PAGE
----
Also found in: Dictionary.
Antiochus III(Antiochus the Great), d. 187 B.C., king of Syria (223–187 B.C.), son of Seleucus IISeleucus II
(Seleucus Callinicus), d. 226 B.C., king of ancient Syria (247–226 B.C.), son of Antiochus II. On his father's death there was a struggle for the throne between Seleucus and his stepmother, Berenice (on behalf of her infant son).
..... Click the link for more information. and younger brother of Seleucus III, whom he succeeded. At his accession the Seleucid empire was in decline. Although Antiochus did not succeed in totally restoring the greatness of the Seleucid dynasty, he did much to revive its glory. He led an expedition (212–205 B.C.) to the eastern provinces and went as far as India. Although he was defeated earlier by the Egyptians at Raphia (modern Rafa), he and Philip VPhilip V,
238–179 B.C., king of Macedon (221–179), son of Demetrius II, successor of Antigonus III. He won fame in a war in Greece (220–217), in which he sided with the Achaean League against the Spartans and the Aetolian League.
..... Click the link for more information. of Macedon undertook (202 B.C.) to wrest Egyptian territories from the boy king, Ptolemy VPtolemy V
(Ptolemy Epiphanes) , d. 180 B.C., king of ancient Egypt (205–180 B.C.), of the Macedonian dynasty, son of Ptolemy IV. He succeeded to the throne as a small boy, and his reign began with disastrous civil wars.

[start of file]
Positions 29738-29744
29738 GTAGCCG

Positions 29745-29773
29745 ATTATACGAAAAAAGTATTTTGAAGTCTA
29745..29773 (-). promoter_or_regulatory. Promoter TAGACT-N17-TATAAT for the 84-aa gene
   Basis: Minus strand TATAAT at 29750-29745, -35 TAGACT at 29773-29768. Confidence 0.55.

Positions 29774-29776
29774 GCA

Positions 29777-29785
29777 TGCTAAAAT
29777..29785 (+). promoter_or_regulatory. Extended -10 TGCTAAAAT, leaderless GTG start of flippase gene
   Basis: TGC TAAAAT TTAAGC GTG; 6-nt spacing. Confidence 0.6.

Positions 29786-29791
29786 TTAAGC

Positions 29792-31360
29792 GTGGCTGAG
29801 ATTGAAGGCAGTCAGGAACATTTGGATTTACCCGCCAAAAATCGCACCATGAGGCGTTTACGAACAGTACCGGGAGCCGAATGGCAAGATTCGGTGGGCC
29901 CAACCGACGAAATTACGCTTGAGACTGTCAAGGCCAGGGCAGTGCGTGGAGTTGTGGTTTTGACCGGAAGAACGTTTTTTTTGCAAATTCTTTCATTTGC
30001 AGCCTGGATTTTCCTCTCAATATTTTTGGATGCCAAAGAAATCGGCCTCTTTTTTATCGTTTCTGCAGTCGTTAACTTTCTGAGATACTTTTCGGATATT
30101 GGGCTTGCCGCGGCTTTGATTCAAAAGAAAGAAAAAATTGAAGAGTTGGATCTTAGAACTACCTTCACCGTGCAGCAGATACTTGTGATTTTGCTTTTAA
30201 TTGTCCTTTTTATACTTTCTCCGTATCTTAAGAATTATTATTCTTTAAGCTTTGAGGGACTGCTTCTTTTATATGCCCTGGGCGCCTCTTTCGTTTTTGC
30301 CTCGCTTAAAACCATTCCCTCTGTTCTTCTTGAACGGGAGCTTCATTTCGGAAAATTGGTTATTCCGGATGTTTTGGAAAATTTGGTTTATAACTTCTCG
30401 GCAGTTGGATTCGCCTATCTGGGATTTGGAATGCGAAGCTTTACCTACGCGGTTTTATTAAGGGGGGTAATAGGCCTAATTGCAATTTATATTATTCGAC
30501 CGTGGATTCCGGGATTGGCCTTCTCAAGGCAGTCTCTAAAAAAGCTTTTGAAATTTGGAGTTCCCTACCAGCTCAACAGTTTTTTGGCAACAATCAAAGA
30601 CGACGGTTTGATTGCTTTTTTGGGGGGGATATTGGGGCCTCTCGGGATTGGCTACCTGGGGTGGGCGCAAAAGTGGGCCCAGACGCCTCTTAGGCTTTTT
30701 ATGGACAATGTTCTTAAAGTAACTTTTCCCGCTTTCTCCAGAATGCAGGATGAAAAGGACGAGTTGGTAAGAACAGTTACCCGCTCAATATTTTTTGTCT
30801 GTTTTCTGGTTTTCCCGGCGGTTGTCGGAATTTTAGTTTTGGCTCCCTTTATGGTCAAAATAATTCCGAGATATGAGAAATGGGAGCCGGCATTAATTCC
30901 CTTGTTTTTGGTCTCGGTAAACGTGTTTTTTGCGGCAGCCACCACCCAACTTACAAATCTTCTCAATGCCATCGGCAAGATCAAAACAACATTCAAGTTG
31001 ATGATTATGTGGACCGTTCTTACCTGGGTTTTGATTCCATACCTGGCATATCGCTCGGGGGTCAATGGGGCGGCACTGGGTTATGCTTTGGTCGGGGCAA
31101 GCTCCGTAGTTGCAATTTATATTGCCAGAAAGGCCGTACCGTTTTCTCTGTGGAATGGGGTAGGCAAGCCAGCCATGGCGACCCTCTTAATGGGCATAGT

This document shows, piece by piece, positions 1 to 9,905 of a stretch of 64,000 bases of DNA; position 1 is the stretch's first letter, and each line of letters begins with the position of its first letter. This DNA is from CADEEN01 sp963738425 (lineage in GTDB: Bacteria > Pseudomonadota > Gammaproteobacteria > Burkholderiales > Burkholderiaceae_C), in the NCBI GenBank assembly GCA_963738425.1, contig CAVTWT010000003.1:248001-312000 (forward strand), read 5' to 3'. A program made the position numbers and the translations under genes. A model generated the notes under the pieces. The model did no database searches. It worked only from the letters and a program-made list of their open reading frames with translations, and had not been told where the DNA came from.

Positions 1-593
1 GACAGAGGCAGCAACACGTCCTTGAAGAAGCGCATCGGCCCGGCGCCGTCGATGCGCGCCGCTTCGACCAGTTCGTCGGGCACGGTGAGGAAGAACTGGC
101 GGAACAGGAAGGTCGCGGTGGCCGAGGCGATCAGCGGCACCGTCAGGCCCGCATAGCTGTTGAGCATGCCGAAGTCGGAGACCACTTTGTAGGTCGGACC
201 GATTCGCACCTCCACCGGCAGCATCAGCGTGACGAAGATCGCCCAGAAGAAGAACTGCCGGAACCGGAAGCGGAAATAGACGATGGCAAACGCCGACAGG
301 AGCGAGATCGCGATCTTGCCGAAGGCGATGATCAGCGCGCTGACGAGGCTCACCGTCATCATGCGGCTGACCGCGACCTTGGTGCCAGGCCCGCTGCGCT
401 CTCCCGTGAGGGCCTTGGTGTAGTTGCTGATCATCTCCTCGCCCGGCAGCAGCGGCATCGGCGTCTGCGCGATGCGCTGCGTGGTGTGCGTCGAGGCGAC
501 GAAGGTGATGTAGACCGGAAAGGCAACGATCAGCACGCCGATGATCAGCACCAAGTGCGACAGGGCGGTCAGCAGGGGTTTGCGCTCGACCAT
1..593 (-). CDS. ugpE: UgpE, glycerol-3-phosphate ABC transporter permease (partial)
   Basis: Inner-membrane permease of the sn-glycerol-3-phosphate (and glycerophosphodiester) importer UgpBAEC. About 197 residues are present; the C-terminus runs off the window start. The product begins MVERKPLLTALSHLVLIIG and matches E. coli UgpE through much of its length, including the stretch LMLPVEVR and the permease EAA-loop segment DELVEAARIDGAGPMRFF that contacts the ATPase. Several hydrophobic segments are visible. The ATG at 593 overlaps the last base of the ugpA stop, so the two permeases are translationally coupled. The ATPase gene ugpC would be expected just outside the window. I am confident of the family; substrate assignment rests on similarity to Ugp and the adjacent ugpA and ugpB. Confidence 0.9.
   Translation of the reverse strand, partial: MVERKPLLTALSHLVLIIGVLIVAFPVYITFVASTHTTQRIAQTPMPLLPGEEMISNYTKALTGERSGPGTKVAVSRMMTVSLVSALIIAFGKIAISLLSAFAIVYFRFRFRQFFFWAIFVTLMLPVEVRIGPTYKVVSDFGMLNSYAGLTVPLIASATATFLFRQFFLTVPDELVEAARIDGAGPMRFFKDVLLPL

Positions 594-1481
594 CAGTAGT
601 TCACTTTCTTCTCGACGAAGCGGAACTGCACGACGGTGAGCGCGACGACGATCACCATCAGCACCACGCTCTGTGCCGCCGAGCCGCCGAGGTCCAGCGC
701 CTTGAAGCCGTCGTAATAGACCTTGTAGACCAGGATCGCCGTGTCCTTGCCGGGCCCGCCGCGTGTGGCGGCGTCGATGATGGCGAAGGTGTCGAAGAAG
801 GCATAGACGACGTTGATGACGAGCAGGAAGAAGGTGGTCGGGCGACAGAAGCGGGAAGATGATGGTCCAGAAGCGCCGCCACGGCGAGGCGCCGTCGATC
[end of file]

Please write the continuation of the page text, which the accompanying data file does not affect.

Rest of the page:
..... Click the link for more information. . Antiochus did not properly appreciate the growing power of Rome. While Philip V was engaged by the Roman armies, Antiochus recovered S Syria and Asia Minor. In 199 he won a decisive victory over the Egyptians; Palestine then reverted to Syria, having been under Egyptian rule for almost a century. In 196 he seized the Thracian Chersonese and thus alarmed the Greeks. They as well as the Egyptians sought the aid of the Romans. Antiochus, who disregarded the advice of HannibalHannibal
, b. 247 B.C., d. 183 or 182 B.C. Carthaginian general, an implacable and formidable enemy of Rome. Although knowledge of him is based primarily on the reports of his enemies, Hannibal appears to have been both just and merciful. He is renowned for his tactical genius.
..... Click the link for more information. in 193, waited and then challenged Rome by accepting the invitation of the Aetolian LeagueAetolian League,
confederation centering in the cities of Aetolia. It was formed in the 4th cent. B.C. and began to gain power in the 3d cent. in opposing the Achaean League and the Macedonians.
..... Click the link for more information. to interfere in Greece in 192. The Romans crushed him (191) at Thermopylae and again at Magnesia (190). He also lost a number of naval engagements, and in 188 he was forced to give up all his territory W of the Taurus. Thus the Seleucid empire became a purely inland Asian state, and dreams of reviving Alexander the Great's empire died.
The Columbia Electronic Encyclopedia™ Copyright © 2013, Columbia University Press. Licensed from Columbia University Press. All rights reserved. www.cc.columbia.edu/cu/cup/
known as Antiochus the Great. 242--187 bc, king of Syria (223--187), who greatly extended the Seleucid empire but was forced (190) to surrender most of Asia Minor to the Romans
Collins Discovery Encyclopedia, 1st edition © HarperCollins Publishers 2005